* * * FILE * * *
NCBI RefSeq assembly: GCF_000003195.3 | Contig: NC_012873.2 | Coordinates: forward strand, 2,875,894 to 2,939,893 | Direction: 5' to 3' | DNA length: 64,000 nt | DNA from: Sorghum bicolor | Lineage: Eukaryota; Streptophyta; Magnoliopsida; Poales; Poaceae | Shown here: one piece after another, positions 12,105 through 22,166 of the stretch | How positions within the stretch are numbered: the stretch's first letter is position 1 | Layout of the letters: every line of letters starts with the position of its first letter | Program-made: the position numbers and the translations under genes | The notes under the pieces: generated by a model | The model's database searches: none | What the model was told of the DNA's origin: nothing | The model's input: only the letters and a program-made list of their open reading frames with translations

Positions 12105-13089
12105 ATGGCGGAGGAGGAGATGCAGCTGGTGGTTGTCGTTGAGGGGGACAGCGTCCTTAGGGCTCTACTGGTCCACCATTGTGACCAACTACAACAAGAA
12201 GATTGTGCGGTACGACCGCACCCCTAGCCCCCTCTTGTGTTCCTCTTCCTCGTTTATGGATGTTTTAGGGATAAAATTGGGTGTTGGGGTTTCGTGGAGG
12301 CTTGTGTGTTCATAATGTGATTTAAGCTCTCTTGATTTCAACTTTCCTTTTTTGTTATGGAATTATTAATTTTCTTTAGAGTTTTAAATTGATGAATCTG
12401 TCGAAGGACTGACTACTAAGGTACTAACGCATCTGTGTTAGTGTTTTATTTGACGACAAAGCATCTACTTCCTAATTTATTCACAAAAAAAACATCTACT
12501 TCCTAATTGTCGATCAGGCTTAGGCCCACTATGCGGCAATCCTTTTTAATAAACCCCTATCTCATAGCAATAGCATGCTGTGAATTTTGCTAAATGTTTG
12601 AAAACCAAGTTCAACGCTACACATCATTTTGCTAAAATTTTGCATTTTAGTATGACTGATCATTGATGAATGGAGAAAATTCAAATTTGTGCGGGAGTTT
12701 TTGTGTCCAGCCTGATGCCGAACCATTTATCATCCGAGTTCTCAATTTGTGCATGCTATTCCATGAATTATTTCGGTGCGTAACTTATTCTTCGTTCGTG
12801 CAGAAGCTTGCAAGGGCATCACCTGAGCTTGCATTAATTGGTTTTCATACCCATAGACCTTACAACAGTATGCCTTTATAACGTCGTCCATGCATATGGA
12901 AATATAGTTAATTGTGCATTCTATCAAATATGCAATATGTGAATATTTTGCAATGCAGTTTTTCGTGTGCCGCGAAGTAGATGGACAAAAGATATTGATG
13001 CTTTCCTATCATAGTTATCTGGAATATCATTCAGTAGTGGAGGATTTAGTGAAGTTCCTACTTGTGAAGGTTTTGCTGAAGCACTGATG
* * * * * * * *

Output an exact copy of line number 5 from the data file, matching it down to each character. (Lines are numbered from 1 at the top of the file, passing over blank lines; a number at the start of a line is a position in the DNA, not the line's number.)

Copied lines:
12301 CTTGTGTGTTCATAATGTGATTTAAGCTCTCTTGATTTCAACTTTCCTTTTTTGTTATGGAATTATTAATTTTCTTTAGAGTTTTAAATTGATGAATCTG